The Saskatoon Scene: NIMBY Stonebridge and Montgomery Place

This column originally appeared in the Saskatoon Express, January 10, 2012:

A new Saskatoon resident who just moved his life and business here from Alberta was giddy with excitement over the future of our beautiful city. “It reminds me of Calgary in the seventies,” he said over lunch. “Alive with possibilities.” With Saskatoon likely reaching an all-time population record in 2011, and predicted to be the fastest-growing city in 2012, there’s no end in sight to that skyrocketing potential.

So its disappointing to have to hear, over and over again, about pockets of citizens who firmly believe that it is their unquestionable right to live here perfectly uninterrupted. These citizens, swaddled in mediocrity, resent newcomers who have the audacity to encroach upon our city, inevitably stretching its borders and the need for new and varied services.

In spring of last year, residents in the new east side neighborhood of Stonebridge responded with outrage to the notion that a Value Village was being constructed at a nearby big box centre. “Value Village will reduce the image of the community and I’m not sure the clientele of Stonebridge are the same people that shop at Value Village type stores,” said one commenter on the Stonebridge Community online forum.  Another asked, “Do I need to fear for my children’s safety and my property with the types of people this store is going to bring into our neighbourhoods?”

Get. Over. Yourselves.

Perhaps they did, as the issue slunk off to die in a hole somewhere, and the new Value Village location proceeded as planned. As a future Stonebridge resident – and the proud owner of vintage Pucci and a whole box of stone-cold awesome costume jewelry, all part of a rather extensive collection excavated from Value Village – I’m thrilled.

The latest NIMBY (Not In My Back Yard) culprits are residents of the community of Montgomery, who are livid over a proposed apartment development in the vicinity of their area, located on the fringe of Saskatoon’s southwest corner. Northridge Developments, a highly reputable builder which has contributed greatly to the beautiful esthetics of our new communities, wants to put three four-storey apartment buildings on five acres of land – 192 units total. The company is also considering homes for seniors and assisted-living apartments for the location. Scoundrels!

The Montgomery Community Association figures the city ought to outlaw any apartment or townhouse construction in the area. Association president Barb Biddle told the Saskatoon Star Phoenix that Montgomery has a “country feel…mature trees, no sidewalks and very narrow streets – that alone makes the situation different than other areas of the city.”

Trees, sidewalks and streets. Different than the city. Really.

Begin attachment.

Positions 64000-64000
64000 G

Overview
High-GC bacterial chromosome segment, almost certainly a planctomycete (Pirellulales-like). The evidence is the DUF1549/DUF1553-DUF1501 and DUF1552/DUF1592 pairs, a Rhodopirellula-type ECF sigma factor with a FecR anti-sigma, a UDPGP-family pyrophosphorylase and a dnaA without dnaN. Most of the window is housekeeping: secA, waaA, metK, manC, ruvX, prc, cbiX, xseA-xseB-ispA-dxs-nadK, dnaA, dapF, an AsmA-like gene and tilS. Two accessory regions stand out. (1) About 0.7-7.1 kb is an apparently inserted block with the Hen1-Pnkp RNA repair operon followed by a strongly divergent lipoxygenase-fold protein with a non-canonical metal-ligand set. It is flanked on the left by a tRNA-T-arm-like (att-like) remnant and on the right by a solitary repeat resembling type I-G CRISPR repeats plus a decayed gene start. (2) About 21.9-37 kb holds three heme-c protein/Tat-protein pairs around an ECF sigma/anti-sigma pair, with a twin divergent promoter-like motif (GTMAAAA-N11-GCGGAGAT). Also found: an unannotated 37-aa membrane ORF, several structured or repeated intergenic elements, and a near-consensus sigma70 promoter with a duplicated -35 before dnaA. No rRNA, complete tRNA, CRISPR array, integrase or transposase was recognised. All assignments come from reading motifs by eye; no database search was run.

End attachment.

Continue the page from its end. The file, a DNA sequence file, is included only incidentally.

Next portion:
Biddle also told the SP that Montgomery residents “feel under siege”. Perhaps Montgomery residents ought to talk to people who have actually ever been “under seige”. I’m pretty sure it feels absolutely nothing like having brand new property investment in your neighborhood.

In its fight against the proposed nearby wind turbine, I supported Montgomery residents – the turbine was ill-advised. But battling new housing because of an apparent superiority complex based on big trees? That’s exactly the kind of thinking that ensured Saskatoon went nowhere for far too long.

If you want to live in the country, surrounded by nothing, buy a farm. If you want to live in the greatest, fastest-growing city in Canada – welcome home.


  1. It is disgusting that you feel you have the right to comment on the development in Montgomery, without knowing all of the facts. To start North Ridge has not committed to construct any senior or assisted living homes and has only hinted at the fact that one of the buildings MAYBE a 55+ complex. Secondly you have to understand that Montgomery residents are outraged in the fact that the Sask arts board who the land had been donated to for a community purpose, was sold under the counter to a developer without consulting anyone. Until very recently the space of the proposed development had been used as an off leash dog park used by all west side residents. The worst part is that in this time of modern planning techniques that aim to involve the community in planning spaces, North Ridge blatantly disregarded the idea and instead opted to shove what it saw fight down the throat of the community. Montgomery is not opposed to change, it is however opposed to a development that because of its poor design, isolation from services, and undesirable location next a free way and train tracks is destined to become rundown and a SLUM. If however North Ridge would have followed good urban design practices and created a mixed use development with shops, offices, and residential and integrated transit they would have created a place where people want to be and there would be no opposition meet from the community.

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